WASHINGTON — House panel members on Wednesday opposed federal bailouts for municipal governments and were reluctant to provide states with bankruptcy protection, but they seemed to support requiring improved public pension fund disclosure.

Members of the House Oversight and Government Reform Committee’s panel on TARP and Financial Services discussed these issues at a hearing called, “State and Municipal Debt: The Coming Crisis?,” against a backdrop of growing concern about the severe economic straits facing some governments.

“The perfect storm is brewing, already state and municipal governments are coming to Washington, hat-in-hand, expecting a federal bailout like so many others,” said Rep. Patrick McHenry, R-N.C., the panel’s chairman. “But the era of the bailout is over.” 

While some Republicans, who fear that growing unfunded public-sector pension obligations could trigger a wave of defaults, explore drafting legislation to give states the option of filing for bankruptcy protection, several lawmakers on the panel telegraphed support for a middle ground: better public pension disclosure.

In his opening remarks, Rep. Mike Quigley of Illinois, the top Democrat on the panel, stressed the need for financially strapped states to impose fiscal reform, not resort to bankruptcy. The majority of states are well-managed, he said, but are struggling with deficits spawned by rising health care costs, underfunded pension plans and a recessionary dip in tax revenues.

Quigley said a few “bad apples,” including his home state, have mismanaged their state pension plans, but a “one-size-fits-all approach, like bankruptcy, could do more harm than good.” He stressed the need for states to impose “common-sense reforms” to improve their finances.

“All we need is the political will to get it done,” he said.

Several of the witnesses echoed Quigley’s remarks, saying states already have the tools they need to deal with fiscal problems, ranging from spending cuts and tax hikes, to stabilizing their finances and shoring up their pension systems.

“There’s no credible evidence of a bubble or crisis in state or local bonds,” said Iris J. Lav, a senior adviser at the Center on Budget and Policy Priorities.

As for pension plans, Lav said some states have shortfalls they will need to address over the long term, but that they can do so by readily available means: increasing pension contributions, which currently average 3.8% of operating budgets, to an average of 5 percent.

“From 3.8 to 5%is not a crisis,” she said.

Through their questions to witnesses, lawmakers on both sides of the aisle suggested they were grappling with less draconian solutions than tinkering with federal bankruptcy law, on one hand, and tapping federal largess on the other.

“Illinois is a mess,” said Rep. Joe Walsh, a freshman from that state. “No way is the federal government going to bail out our state. The constituents won’t allow it.”

Speaking to reporters after the hearing, McHenry also stopped short of endorsing bankruptcy as an option for troubled states, saying the federal government’s role is to promote enhanced disclosure.

“The first step is to admit something is wrong,” he said. “There are no other assumptions. We’re going to see where this goes.” McHenry said the subcommittee will hold another hearing in March and ultimately will issue a report on its findings to Congress.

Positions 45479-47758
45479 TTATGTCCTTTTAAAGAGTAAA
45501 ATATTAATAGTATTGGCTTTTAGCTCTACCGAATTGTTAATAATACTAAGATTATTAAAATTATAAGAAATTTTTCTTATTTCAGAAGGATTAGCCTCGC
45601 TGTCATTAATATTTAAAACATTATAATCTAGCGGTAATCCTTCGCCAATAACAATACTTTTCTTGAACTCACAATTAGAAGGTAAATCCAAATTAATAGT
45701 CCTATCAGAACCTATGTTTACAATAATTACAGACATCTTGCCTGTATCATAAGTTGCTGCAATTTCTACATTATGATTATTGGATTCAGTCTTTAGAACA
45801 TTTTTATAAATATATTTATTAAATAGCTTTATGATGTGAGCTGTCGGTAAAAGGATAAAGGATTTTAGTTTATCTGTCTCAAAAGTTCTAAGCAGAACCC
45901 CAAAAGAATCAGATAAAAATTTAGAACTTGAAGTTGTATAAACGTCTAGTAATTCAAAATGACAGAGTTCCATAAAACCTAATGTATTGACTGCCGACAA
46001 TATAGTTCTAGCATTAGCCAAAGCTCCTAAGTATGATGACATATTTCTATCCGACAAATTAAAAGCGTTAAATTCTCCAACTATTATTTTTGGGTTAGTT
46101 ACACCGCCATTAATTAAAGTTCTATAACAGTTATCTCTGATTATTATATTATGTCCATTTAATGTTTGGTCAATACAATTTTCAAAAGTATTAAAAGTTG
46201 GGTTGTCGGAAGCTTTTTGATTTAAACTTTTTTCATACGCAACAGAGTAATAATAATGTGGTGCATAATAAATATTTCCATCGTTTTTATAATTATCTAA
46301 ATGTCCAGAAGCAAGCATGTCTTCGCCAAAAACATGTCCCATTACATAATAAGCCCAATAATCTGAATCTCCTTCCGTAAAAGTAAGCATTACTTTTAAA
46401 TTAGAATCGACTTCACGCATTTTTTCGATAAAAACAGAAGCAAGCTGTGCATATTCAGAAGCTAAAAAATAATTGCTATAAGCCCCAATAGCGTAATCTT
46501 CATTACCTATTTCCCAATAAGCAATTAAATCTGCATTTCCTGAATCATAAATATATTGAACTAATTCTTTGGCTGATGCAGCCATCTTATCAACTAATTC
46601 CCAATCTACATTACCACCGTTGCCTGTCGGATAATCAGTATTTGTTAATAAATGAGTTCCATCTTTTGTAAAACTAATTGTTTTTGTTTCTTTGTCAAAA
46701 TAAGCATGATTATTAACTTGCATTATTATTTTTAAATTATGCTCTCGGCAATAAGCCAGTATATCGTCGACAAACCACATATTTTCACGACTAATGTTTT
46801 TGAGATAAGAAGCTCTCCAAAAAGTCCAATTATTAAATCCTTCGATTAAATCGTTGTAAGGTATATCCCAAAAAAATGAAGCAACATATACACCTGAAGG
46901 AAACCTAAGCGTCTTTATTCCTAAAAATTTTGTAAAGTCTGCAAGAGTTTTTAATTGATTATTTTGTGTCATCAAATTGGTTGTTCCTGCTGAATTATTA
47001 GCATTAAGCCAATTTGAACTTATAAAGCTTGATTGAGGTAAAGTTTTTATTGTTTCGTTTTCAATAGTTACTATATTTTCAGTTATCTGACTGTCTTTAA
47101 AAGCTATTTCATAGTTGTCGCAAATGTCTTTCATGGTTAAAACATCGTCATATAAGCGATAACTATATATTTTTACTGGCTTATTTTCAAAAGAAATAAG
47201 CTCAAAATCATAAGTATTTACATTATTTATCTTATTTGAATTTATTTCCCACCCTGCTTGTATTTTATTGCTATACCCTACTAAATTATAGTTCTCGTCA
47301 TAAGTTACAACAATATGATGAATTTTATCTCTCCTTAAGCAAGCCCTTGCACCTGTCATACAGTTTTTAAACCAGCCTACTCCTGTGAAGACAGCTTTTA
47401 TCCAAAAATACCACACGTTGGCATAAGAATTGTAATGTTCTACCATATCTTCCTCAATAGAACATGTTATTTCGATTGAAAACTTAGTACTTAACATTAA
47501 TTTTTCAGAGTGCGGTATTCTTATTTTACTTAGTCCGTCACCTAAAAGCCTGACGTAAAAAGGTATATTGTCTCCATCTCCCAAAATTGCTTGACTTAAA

One long-time market participant who did not want to be identified said the lawmakers and witnesses did not seem to understand the municipal market.

Dick Larkin, senior vice president and director of credit analysis at Herbert J. Sims & Co., said after watching the hearing: “Pensions are not causing insolvency. The funding costs are a relatively small part of state and local budgets.”

Federally mandated Medicaid programs have been the biggest driver of state and local spending, he said, noting that the issue did not come up until very late in the hearing.

Just one hour after McHenry adjourned the subcommittee hearing, several House and Senate Republicans convened a press conference to reintroduce legislation, first floated last December, to enhance disclosure obligations for public-sector pension systems. The Public Employee Pension Transparency Act is co-sponsored by Reps. Devin Nunes and Darrell Issa of California and Paul Ryan of Wisconsin.

Sens. Richard Burr of North Carolina and John Thune of South Dakota also support the bill and plan to introduce an identical version of it in the Senate.

The measure, which is substantively the same as the bill introduced during the last session, would impose reporting requirements on public-employee pensions. State and local governments that failed to comply with the requirements would forfeit their ability to issue tax-exempt bonds or receive federal subsidies on taxable municipal debt, such as Build America Bonds.

The Republican lawmakers said they expect to soon hold hearings on the bill and move it through Congress quickly.

Asked about the hearing before McHenry’s subcommittee, Nunes said bankruptcy law is complicated. He predicted there will be broad support, by contrast, for the joint legislation he just announced.

“This is the kind of bill that should pass on suspension,” Nunes said, ­referring to a suspension of the rules that provides for limited debate and no amendments.

Register or login for access to this item and much more

All On Wall Street content is archived after seven days.

Community members receive:
  • All recent and archived articles
  • Conference offers and updates
  • A full menu of enewsletter options
  • Web seminars, white papers, ebooks

Don't have an account? Register for Free Unlimited Access